The Rev. Andrew J. Hege serves as the Assistant to the Rector at The Episcopal Church of the Good Shepherd in Lexington, Kentucky. Born and raised in Thomasville, North Carolina, he is a graduate of Montreat College, Wake Forest University School of Divinity, and Virginia Theological Seminary. Andrew is an ardent golfer, occasional runner, and an avid reader of historical fiction. Ordained a priest in January 2015, Andrew is married to Amanda Schroeder Hege.

Presentation: Impulsive Messiness

Presentation: Impulsive Messiness

Luke 2:22-40

By: The Rev. Ben Day

One Sunday while serving as the Curate at an urban Atlanta congregation, I was confronted by the matriarch of our parish community as she exited the nave. “You preach the same sermon every time I come to church,” she said, “try changing it up once in awhile.”

I have never been one to avoid confrontation or to shrink in the face of what I think is unjust criticism, so without missing a beat or stopping to consider what I was about to say, I responded, “Well ma’am I only preach that sermon when I see you come in the door. I will change my sermon when you change your bad attitude.”

The lady turned and glared at me, and then in a moment of pure grace, burst out laughing, as I stood shattered and humiliated by what I had just blurted out.

I would like to think that I have matured a great deal as a person and a pastor since then. But I was reminded of that moment again when I read today’s text recalling Jesus’s presentation in the Temple. The years of seminary coursework on pastoral care, all of the hours spent studying on family systems theory, the interpersonal work of CPE, learning to be a “non-anxious presence…” As I stood in the doorway of the parish, none of those things appeared in my mind or inspired grace to come from my mouth.

The gospel explains that Simeon prepared too. It was revealed to him that he would live to see the Messiah appear during his lifetime. He knew to expect it and be vigilant. But as I read his response in verses 29-32, which is sometimes called the “Song of Simeon,” I wonder whether he might have been a little caught off guard by what he holds in his arms?

We learn that he is led by the spirit to the Temple that day (v.27), but upon meeting the child, he takes him in his arms and offers an elegant but visceral description. Not just a description, but a proclamation. And not just any proclamation either, but also a prophecy. And the holy family is amazed.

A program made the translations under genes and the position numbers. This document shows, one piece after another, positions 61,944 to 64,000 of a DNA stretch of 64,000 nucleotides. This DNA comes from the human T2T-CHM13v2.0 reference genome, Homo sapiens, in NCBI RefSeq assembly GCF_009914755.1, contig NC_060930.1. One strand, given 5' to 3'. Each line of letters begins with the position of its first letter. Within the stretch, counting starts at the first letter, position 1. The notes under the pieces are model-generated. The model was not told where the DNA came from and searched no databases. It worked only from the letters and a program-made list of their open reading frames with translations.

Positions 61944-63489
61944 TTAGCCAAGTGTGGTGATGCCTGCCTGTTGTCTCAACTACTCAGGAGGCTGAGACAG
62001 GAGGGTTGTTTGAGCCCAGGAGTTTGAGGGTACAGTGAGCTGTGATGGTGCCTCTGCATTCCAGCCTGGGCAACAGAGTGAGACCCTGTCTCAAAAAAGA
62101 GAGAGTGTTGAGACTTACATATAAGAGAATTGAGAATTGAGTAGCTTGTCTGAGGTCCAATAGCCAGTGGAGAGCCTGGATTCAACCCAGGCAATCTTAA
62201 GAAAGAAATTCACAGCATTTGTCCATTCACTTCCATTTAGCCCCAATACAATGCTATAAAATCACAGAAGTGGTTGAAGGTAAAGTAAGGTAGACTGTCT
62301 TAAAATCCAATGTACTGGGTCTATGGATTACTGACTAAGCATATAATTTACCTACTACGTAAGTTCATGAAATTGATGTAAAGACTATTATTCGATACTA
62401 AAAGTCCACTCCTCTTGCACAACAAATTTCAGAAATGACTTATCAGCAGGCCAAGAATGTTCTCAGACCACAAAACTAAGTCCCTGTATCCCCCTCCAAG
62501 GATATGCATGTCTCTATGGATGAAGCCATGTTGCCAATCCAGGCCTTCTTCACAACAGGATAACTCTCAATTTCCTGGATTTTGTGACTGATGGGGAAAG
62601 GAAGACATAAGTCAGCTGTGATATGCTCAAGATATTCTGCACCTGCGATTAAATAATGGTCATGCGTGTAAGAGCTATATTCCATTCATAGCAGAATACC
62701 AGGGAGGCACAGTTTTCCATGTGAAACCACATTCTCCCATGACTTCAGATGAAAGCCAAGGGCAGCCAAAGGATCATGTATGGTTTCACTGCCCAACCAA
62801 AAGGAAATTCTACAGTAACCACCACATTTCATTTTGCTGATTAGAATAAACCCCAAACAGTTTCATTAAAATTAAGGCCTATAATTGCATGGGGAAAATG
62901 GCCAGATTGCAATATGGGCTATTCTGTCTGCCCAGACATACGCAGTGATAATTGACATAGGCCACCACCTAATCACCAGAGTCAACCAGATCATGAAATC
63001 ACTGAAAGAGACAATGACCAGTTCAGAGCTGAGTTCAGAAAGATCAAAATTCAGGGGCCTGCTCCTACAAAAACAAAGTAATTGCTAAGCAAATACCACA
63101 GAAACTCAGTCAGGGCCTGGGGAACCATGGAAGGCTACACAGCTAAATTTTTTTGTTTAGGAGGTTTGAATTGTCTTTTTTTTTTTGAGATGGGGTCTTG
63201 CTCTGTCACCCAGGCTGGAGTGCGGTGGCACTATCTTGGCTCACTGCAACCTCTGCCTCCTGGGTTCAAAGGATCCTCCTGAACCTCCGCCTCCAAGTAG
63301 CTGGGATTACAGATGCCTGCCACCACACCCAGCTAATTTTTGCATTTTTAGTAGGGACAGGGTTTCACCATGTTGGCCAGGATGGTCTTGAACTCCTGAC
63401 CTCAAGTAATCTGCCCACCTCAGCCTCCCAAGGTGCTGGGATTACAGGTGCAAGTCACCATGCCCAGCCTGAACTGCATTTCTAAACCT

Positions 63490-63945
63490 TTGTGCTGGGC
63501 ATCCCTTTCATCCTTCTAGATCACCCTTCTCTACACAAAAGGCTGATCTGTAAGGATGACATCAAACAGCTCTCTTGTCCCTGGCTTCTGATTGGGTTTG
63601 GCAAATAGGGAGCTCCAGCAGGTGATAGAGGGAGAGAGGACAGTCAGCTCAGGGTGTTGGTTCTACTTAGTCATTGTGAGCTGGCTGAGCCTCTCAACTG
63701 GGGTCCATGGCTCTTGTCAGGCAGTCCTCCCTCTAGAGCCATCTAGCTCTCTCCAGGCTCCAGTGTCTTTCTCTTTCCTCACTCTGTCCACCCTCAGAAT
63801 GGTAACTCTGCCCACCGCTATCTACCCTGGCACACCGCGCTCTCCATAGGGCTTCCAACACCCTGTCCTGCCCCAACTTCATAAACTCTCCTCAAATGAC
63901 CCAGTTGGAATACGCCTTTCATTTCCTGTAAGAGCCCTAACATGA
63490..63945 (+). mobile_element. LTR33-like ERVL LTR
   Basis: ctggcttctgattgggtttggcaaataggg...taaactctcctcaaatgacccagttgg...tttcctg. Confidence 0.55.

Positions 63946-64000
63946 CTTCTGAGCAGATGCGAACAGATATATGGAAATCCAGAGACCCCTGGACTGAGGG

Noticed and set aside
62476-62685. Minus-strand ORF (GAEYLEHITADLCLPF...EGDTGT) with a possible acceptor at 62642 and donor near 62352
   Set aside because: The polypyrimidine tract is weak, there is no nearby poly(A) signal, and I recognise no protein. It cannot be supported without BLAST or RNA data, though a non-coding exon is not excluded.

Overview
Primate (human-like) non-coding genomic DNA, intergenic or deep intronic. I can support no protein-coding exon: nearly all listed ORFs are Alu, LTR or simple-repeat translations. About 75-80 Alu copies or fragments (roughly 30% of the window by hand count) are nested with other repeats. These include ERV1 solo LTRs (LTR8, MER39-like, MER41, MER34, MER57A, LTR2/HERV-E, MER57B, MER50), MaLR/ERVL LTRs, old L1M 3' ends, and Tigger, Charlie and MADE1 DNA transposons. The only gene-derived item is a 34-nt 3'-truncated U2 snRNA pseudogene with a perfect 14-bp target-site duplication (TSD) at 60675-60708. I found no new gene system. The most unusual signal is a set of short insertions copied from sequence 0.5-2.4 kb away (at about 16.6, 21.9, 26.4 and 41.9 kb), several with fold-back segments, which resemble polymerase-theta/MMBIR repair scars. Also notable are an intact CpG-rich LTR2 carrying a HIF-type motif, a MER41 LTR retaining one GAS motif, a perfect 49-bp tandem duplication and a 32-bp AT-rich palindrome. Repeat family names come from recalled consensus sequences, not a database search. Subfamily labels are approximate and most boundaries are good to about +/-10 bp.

The content, though, can’t be that amazing. Simeon is at least in part paraphrasing Gabriel’s annunciation to Mary (Luke 1: 32-33), and Mary proclaims as much as Simeon does in her own song, the Magnificat (Luke 1:46-55).  But the Holy Parents are “amazed” nonetheless. I am left to believe it must have been a scene to behold–Simeon’s offering of praise. Because what it lacks in original content must have been made up for in tone and style. An elder in the temple confirming all that you have been told, and all that you hoped and believed. A soul bearing description with pure wonder and praise – that would amaze!

Reading the lesson in this light, with a bit of theoretical imagination, I became aware of its subtle but strong connection to my own experience that day, standing in the doorway to the parish nave in Atlanta. Sometimes no amount of preparation or vigilance can prepare us to confront what stares us in the face. Our impulses and emotions are part of the journey of discovering the incarnate presence among us. Moments when we go off script and turn ourselves over to the messiness of our impulsive selves, we can discover new things concerning our relationships to God and one another. For me I discovered grace. For Simeon, I think it was wonder and praise. In a world that seems to market test and choreograph everything, including an increasing amount of its religious activity (see Megachurch culture), I am encouraged. Impulsive messiness matters.

 

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The Rev. Ben Day

The Rev. Ben Day is the Rector of Christ Episcopal Church in Kennesaw, Georgia. Married to Amanda, they have a 16mo son, a Border Collie, and a German Shepherd. Life is far from dull or boring in the Day family, or at Christ Church.